Journal of Plant Growth Regulation

, Volume 19, Issue 2, pp 144–154 | Cite as

The Roles of Auxins and Cytokinins in Mycorrhizal Symbioses

  • Susan Jane  Barker
  • Denis  Tagu


Most land plant species that have been examined exist naturally with a higher fungus living in and around their roots in a symbiotic partnership called a mycorrhiza. Several types of mycorrhizal symbiosis exist, defined by the host/partner combination and the morphology of the symbiotic structures. The arbuscular mycorrhiza (AM) is ancient and may have co-evolved with land plants. Emerging results from gene expression studies have suggested that subsets of AM genes were co-opted during the evolution of other biotrophic symbioses. Here we compare the roles of phytohormones in AM symbiosis and ectomycorrhizas (EC), a more recent symbiosis. To date, there is little evidence of physiologic overlap between the two symbioses with respect to phytohormone involvement. Research on AM has shown that cytokinin (CK) accumulation is specifically enhanced by symbiosis throughout the plant. We propose a pathway of events linking enhanced CK to development of the AM. Additional and proposed involvement of other phytohormones are also described. The role of auxin in EC symbiosis and recent research advances on the topic are reviewed. We have reflected the literature bias in reporting individual growth regulator effects. However, we consider that gradients and ratios of these molecules are more likely to be the causal agents of morphologic changes resulting from fungal associations. We expect that once the individual roles of these compounds are explained, the subtleties of their function will be more clearly addressed.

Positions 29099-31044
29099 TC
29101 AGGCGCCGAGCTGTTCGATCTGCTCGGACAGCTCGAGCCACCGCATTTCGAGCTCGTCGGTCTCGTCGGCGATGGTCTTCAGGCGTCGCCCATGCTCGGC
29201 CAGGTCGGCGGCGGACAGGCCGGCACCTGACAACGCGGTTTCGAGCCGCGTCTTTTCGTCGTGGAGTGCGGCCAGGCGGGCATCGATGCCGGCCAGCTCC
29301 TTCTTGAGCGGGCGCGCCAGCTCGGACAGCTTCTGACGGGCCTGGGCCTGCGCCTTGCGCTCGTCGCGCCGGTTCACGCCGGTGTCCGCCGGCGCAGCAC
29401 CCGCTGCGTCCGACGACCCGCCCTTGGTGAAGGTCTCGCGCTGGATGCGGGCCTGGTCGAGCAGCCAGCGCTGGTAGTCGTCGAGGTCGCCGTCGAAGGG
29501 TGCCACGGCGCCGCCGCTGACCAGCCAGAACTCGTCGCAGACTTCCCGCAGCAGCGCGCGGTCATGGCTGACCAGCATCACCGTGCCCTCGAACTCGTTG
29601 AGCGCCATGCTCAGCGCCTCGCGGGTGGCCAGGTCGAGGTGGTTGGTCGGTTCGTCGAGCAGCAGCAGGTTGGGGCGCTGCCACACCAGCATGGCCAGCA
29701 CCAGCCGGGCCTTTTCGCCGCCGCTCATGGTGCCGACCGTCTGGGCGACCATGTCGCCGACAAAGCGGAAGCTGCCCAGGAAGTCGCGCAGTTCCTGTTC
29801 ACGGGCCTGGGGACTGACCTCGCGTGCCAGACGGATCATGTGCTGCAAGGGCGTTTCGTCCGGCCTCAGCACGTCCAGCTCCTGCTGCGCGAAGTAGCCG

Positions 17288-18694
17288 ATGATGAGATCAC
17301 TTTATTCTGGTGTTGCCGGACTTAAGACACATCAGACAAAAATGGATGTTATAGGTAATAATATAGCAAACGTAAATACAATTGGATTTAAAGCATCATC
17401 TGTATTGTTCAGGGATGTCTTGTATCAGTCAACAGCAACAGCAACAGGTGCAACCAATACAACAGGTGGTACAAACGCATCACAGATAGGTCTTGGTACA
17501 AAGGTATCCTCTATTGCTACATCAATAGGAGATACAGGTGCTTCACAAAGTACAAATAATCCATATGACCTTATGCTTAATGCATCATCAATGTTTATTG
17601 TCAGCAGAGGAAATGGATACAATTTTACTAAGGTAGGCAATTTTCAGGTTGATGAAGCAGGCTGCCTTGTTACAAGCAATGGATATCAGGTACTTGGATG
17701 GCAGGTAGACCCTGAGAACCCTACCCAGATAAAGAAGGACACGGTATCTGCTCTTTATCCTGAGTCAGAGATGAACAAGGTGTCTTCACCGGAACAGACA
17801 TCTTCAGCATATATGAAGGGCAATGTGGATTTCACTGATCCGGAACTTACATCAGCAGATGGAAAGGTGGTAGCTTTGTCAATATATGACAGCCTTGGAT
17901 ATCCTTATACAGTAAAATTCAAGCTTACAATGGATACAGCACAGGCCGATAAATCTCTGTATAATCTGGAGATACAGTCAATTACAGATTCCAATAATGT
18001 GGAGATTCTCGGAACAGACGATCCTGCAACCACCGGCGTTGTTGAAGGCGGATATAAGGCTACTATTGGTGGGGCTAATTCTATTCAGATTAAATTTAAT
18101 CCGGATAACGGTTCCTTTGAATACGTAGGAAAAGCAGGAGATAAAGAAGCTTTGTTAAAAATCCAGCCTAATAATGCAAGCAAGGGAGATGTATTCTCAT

Key words: Phytohormones; Arbuscular mycorrhiza; Ectomycorrhiza; Cytokinin; ENOD40; Auxin; Root morphology 


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Copyright information

© 2000 Springer-Ve rlag

Authors and Affiliations

  • Susan Jane  Barker
    • 1
  • Denis  Tagu
    • 2
  1. 1.Plant Sciences, Faculty of Agriculture, University of Western Australia, Nedlands, WA 6907, AustraliaAU
  2. 2.Institut National de la Recherche Agronomique, Centre de Nancy, Microbiologie Forestière, 54280 Champenoux, FranceFR

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